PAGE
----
Friday, May 25, 2012

Giro d'Italia 2012: the Races within a Race

With Ryder Hesjedal's heroic ride up the Pompeago, the dynamic of the Giro d'Italia GC race is turned upside down. Despite not having the strongest team in Garmin-Barracuda, he and his squad has exceed expectation. Many had bet that climbing specialists would take time away from him, instead he has taken time from them. And somewhere in there, Ivan Basso of Liquigas-Cannondale is sandwiched between the pocket rockets and the time trial specialist.

Just like in other Grand Tours (GTs), there are multiple races within the GC competition of this year's Giro d'Italia. Simply put, this is because unlike in classics races, finishing in the top-ten of a GT is of great value to an aspiring rider, not to mention the multiple jerseys on offer.

Riders such as Ivan Basso, Lampre's Michele Scarponi and Katusha's Joachim "J-Rod" Rodriguez all started the Giro aspiring to win the overall GC. On the other hand, despite manager Giuseppe Martinelli's boasting, it looked as if Astana's Roman Kreuziger aspired for a podium finish, to improve on his prior top-ten GC finishes. At the start of the race, did Ryder Hesjedal himself believe that he would be contending for more than a top-ten GC finish? As a top-ten contender, he would be in fine company with Sky's Rigoberto Uran, Colnago-CSF's Domenico Pozzovivo, and Vacansoleil's Thomas De Gendt.

So what has happened so far? With only one climbing stage left, Hesjedal is second on GC with only 17 seconds. Many estimate that Hesjedal can put serious time in the Milan ITT. All that Hesjedal has to do is basically limit time losses in tomorrow's epic stage up the Stelvio.

For a pocket-rocket such as Scaponi or J-Rod to win the GC outright, they'll have to put time to everybody else in the race, simply because these two are terrible ITT riders. The thing is, they are both riders of very similar characteristics. That means that if they decide to guard against each others' GC ambitions, they may end up negating each other. Whereas if they were to ride against Hesjedal and Basso, they may make useful attacking partners.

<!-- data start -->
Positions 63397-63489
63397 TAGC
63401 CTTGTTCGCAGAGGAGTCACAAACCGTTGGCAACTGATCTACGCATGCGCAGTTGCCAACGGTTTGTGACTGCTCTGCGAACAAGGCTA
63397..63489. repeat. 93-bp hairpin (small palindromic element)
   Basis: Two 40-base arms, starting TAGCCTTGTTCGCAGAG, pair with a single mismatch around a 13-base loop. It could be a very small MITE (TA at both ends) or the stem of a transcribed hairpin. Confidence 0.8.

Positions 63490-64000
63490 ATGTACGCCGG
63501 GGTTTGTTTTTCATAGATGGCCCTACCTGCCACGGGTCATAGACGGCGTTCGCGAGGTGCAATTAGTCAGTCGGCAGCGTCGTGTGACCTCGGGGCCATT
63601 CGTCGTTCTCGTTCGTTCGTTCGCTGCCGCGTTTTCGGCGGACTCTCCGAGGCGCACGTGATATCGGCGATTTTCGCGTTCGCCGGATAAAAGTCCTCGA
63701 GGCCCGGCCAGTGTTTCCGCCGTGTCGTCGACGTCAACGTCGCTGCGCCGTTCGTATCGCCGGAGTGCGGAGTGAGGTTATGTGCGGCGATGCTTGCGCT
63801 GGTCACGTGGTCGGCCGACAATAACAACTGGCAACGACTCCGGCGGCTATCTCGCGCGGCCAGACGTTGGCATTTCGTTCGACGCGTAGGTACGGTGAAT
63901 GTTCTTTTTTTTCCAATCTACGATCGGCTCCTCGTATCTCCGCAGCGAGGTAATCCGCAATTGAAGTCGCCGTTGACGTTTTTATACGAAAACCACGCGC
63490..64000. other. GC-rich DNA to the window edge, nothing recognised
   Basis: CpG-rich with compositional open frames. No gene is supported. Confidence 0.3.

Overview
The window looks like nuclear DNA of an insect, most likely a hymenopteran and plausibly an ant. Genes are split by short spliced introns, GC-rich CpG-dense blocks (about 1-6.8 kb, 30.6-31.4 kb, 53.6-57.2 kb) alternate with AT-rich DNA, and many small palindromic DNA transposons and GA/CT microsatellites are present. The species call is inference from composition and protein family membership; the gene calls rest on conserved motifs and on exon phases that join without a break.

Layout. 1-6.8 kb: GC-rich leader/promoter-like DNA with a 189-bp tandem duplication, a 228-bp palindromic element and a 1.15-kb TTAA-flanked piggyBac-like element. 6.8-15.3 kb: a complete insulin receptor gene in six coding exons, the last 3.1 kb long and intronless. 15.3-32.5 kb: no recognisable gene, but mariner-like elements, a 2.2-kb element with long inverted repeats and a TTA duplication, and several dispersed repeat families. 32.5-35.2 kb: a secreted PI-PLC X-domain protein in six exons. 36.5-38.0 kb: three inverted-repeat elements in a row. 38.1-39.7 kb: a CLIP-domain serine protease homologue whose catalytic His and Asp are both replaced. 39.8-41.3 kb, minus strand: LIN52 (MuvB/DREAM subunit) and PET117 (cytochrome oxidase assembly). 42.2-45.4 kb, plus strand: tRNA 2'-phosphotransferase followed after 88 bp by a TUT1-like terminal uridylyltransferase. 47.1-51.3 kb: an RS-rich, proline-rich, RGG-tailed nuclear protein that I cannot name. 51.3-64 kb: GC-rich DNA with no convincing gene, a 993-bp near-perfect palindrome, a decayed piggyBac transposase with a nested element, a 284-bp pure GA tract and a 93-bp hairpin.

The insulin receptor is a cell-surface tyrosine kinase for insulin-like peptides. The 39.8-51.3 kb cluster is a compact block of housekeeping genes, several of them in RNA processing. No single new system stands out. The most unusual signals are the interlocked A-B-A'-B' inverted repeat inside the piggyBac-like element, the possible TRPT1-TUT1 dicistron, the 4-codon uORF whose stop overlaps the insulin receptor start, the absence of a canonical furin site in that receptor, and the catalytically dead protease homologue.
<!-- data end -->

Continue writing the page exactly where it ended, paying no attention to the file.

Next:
For a steady "diesel" climber like Basso to win, he'd have to produce a miracle both on the Stelvio and in Milan. But for Basso to get on the podium, all he has to do is control losses on the Stelvio, as he's almost sure to get some time back from the pocket rockets in Milan. In this scenario, his strong team will make a great set of helpers for Ryder Hesjedal's bid for victory.

All this algebra may sound Machiavellian, and it is very much game-theoretic in the dynamical sense, as it will evolve as the outcome of the Stelvio stage reveals itself.

Not to forget that last year, the race for the overall win was settled very early on with Alberto Contador's beyond-human strength. Scarponi and Vicenzo Nibali of Liquigas-Cannondale ended up racing for second against each other, perhaps with knowledge that Contador's win had a good chance of being nullified.

Further down the GC ladder, riders such as Rigoberto Uran, Domenico Pozzovivo, John Gadret (Ag2R), and Thomas de Gendt (Vacansoleil) are all looking to see whether they can improve their top-ten chances with a shot at a top-five finish. If the Stelvio stage ends up being very competitive, they'll want to be limiting losses to the winner and gaining time against each other. If the stage ends up being lethargic, they may want to put in a dig, as the likes of Rodriguez may not be paying attention at all. After all, they had all let Kreuziger escape to win the stage today.

Anyway, having considered all that, we think tomorrow's Stelvio stage will go as follows.

  1. Basso will give up on riding for the overall title and aim for a podium instead.
    This means LIQ will ride to control the race. Which plays into Garmin-Barracuda and Ryder Hesjedal. Basso is then likely to vie for leadership in the Tour de France, or at least co-leadership with Vicenzo Nibali. Which will hasten the latter's departure from Liquigas-Cannondale. 
  2. Scarponi and Rodriguez will give it at least three attempts.
    By this we mean that they will attack at least a few times, as yet another podium finish (on the road) is unsatisfying and they have very little propect for the Tour de France. Might one of them bother to ride the Vuelta a Espana? 
  3. If both Scarponi and Rodriguez fail, somebody outside the top-ten may win the stage.
    After all, a lethargic stage gives much breathing room for an attacker to steal a stage. However, we think this is not so likely. If Rodriguez fails to gap Hesjedal, the race will immediately turn to that for the Red Jersey, as Rodriguez is damn close to taking that off of Mark Cavendish's shoulders. That's right: things are always more complicated than they seem and in this year's Giro a Spanish pocket rocket will vie for the Red Jersey against the Manx Missile. 

What do you think will happen on the slopes of the Stelvio? Will Ryder Hesjedal win the Giro on Sunday or can he win it on the Stelvio? Are we out of our minds? Share your thoughts below.

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